May 30, 2020
High temperatures accelerate snow melt and causes higher stream flows. Spring rains add water to the streams that all feed into one of the two rivers that flow through our town. The historic Flood of 2018 is still fresh in people’s memories and even though the current situation doesn’t appear to be as dire as 2 years ago there is concern.
To help people and businesses understand what the city is doing there was a short public information session downtown in front of the Source. I broadcast it live on Facebook and recorded it for all of you who don’t use Facebook.
The next morning I took a short trip through downtown to see what was happening.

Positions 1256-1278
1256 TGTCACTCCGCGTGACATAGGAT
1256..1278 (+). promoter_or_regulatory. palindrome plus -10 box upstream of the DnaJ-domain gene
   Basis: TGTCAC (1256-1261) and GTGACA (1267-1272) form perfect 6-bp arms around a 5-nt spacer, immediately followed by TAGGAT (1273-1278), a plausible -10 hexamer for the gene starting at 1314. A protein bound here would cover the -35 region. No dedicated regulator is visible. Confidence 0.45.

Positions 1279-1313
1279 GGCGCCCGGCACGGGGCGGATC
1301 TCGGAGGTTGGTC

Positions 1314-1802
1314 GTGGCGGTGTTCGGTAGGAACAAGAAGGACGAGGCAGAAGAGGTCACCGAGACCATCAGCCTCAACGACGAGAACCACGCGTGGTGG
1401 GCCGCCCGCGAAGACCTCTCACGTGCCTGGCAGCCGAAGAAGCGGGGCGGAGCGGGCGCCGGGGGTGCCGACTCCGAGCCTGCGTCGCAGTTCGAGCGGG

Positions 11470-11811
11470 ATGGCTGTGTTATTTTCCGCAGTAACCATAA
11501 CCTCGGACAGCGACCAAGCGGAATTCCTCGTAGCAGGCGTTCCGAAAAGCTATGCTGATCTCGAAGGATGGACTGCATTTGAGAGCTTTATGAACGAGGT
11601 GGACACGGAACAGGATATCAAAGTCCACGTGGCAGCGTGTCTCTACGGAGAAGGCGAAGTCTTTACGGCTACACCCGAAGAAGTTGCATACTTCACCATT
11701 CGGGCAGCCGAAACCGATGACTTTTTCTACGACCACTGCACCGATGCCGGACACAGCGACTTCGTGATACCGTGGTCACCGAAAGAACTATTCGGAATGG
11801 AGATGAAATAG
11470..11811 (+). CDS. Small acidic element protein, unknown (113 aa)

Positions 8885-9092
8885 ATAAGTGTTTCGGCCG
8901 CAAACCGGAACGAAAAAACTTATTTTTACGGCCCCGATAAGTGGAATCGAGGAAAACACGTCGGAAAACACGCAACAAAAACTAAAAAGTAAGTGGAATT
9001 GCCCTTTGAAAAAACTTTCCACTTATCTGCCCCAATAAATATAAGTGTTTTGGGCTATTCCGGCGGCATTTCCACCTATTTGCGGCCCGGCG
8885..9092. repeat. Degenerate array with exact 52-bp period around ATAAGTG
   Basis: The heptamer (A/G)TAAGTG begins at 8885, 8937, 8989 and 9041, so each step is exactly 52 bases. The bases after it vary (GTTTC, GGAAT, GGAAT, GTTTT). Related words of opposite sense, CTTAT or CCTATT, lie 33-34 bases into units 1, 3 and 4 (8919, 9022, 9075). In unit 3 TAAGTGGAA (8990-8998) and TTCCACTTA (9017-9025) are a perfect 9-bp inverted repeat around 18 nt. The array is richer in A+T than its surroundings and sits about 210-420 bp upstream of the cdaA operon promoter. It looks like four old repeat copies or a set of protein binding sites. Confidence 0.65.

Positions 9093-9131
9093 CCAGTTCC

Saturday, May 30, has been a busy day for flood preparations.
Gabe Warriner has restarted sandbag production at the arena and his operation is in full swing as you can see below.
When businesses downtown reopened this morning they found sandbags left for them on palettes. A number of the trucks lined up at the arena brought sandbags downtown and left them for businesses.
It’s not that businesses are all that fearful of overland flooding – the city’s Tiger Dams will keep any of that from being a problem for them. What they worry about is high water finding its way into the storm water system and spilling out of it and causing a problem. So they are sandbagging just in case.
And what of those Tiger Dams? They were being installed and filled this afternoon. The route they cover swings from Market and 1st around the forks paralleling the river up to Selkirk College. The only gaps are for the 2nd Street bridge and the Pumping Station / Stage in City Park (though there may indeed be a length going behind it – that wasn’t in place when I was there before they had completed it).
UPDATED to show Tiger Dams and their path